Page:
ACKNOWLEDGEMENTS: This work was supported by grants FONDECYT 1061256, 1100558, and DOMEYKO Biodiversidad Iniciativa Transversal 1, Universidad de Chile. The Servicio Agrícola y Ganadero supplied collecting permits; Resolutions number 3085/2000, 2105/2004, and 13/2006. We thank Lorenzo Campos, Luis Pastenes, Pamela Morales, Daniel Montaner, Claudio Correa, Cristián Estades, Rodolfo Gajardo and people of Departamento de Biologia Geral of the Universidad Federal de Goiás. Gallardo C.E. thanks Becas de Estadías Cortas de Investigación de la Vicerrectoría de Asuntos Académicos de la Universidad de Chile.
ANGULO A, I DE LA RIVA, J CÓRDOVA-SANTA GADEA, A VELOSO, H NÚÑEZ, C ÚBEDA, E LAVILLA & B LOTTO (2004) Rhinella spinulosa. IUCN Red List of Threatened Species. Version 2010.1. URL: http://www.iucnredlist.org (accessed January 03, 2011). [ Links ]
ACEITUNO P (1997) Aspectos generales del clima en el altiplano sudamericano. In: Charrier R, P Aceituno, M Castro, A Llanos & LA Raggi (eds) Altiplano ciencia y conciencia de los Andes: 63-69. Actas del II Simposio Internacional de Estudios Altiplánicos, Santiago, Chile. [ Links ]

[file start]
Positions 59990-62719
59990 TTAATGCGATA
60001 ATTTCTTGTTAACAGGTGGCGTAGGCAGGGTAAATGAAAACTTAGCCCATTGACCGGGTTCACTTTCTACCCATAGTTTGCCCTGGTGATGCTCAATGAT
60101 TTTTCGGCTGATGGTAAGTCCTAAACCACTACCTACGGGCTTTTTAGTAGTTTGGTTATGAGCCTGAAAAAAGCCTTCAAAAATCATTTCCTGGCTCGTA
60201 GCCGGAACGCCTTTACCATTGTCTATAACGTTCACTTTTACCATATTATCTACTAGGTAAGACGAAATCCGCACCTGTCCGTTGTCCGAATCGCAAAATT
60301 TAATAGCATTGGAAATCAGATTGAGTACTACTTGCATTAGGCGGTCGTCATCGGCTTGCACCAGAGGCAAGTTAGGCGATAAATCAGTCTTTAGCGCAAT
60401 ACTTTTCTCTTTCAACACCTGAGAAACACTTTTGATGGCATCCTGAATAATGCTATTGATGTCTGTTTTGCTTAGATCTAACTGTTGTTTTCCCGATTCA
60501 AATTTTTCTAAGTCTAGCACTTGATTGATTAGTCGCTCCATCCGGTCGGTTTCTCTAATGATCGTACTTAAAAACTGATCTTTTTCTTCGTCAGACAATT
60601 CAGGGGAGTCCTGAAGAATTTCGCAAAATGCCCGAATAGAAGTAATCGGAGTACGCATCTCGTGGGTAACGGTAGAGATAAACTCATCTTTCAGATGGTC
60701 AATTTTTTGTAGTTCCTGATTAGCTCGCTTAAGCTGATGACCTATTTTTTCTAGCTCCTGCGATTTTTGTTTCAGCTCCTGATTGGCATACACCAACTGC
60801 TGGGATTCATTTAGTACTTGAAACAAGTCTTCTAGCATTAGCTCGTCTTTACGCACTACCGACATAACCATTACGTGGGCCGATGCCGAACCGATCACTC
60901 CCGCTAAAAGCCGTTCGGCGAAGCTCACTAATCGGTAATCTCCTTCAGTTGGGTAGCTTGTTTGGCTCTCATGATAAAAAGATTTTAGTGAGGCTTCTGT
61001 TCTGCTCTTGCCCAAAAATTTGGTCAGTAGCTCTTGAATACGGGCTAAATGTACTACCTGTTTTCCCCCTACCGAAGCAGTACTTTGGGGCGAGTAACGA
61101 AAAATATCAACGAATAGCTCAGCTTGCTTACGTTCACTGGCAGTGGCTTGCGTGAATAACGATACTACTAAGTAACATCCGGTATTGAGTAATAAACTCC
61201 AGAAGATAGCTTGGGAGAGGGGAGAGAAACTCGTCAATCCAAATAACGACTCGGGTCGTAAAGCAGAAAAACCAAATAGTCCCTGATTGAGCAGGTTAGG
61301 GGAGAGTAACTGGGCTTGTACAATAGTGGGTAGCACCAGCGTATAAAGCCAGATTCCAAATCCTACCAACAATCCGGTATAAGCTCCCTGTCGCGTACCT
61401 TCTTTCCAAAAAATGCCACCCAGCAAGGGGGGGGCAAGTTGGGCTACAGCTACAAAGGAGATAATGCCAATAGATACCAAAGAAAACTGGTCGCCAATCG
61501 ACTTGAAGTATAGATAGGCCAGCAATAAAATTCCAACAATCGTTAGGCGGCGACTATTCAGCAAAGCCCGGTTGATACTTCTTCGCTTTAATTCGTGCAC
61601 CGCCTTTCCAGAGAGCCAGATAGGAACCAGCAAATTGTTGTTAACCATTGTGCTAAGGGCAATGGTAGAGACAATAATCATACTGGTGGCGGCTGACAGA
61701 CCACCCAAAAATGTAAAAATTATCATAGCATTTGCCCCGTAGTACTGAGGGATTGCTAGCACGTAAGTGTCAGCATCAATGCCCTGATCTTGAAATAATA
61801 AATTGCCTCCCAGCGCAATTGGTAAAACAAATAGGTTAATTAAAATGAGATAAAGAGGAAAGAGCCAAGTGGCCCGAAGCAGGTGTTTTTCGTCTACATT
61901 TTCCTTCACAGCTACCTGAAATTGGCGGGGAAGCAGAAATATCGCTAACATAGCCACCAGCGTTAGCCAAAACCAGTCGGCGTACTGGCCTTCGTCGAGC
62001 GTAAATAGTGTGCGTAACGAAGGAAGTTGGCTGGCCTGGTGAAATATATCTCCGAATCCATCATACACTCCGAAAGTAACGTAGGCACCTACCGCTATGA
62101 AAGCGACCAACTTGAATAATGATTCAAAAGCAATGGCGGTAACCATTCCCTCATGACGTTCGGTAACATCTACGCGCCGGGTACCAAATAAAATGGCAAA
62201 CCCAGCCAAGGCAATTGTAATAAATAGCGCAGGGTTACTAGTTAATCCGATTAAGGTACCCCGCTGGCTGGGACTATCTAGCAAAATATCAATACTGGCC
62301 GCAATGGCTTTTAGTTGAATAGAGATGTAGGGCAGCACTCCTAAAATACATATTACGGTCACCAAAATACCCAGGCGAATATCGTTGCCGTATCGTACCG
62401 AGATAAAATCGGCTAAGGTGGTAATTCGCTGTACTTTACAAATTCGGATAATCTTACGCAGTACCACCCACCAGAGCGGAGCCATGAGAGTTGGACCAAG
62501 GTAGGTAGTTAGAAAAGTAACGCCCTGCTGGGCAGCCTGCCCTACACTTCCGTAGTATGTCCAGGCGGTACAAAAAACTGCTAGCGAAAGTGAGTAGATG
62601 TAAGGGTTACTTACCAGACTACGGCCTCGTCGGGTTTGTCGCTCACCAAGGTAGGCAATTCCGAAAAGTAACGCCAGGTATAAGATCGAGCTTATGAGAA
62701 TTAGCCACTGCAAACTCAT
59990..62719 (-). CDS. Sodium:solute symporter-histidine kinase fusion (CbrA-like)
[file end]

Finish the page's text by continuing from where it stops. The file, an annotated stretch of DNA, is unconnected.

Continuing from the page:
ADDINSOFT (2009) XLSTAT 2010 version 2.03. Paris, France. [ Links ]
ANDERSON MJ & NA GRIBBLE (1998) Partitioning the variation among spatial, temporal and environmental components in a multivariate dataset. Australian Journal of Ecology 23: 158-167. [ Links ]
ARROYO MTK, FA SQUEO, J ARMESTO & C VILLAGRÁN (1988) Effects of aridity on plant diversity in the northern Chilean Andes: Results of a natural experiment. Annals of the Missouri Botanical Garden 75: 55-78. [ Links ]
BANDELT HJ, P FORSTER & A ROHL (1999) Median-joining networks for inferring intraspecific phylogenies. Molecular Biology and Evolution 16: 37-48. [ Links ]
BETANCOURT JL, C LATORRE, JA REACH, J QUADE & KA RYLANDER (2000) A 22000-year record of monsoonal precipitation from northern Chile's Atacama Desert. Science 289: 1542-1546. [ Links ]
BROQUET T, N RAY, E PETIT, JM FRYXELL & F BUREL (2006) Genetic isolation by distance and landscape connectivity in the American marten (Martes Americana). Landscape Ecology 21: 877889. [ Links ]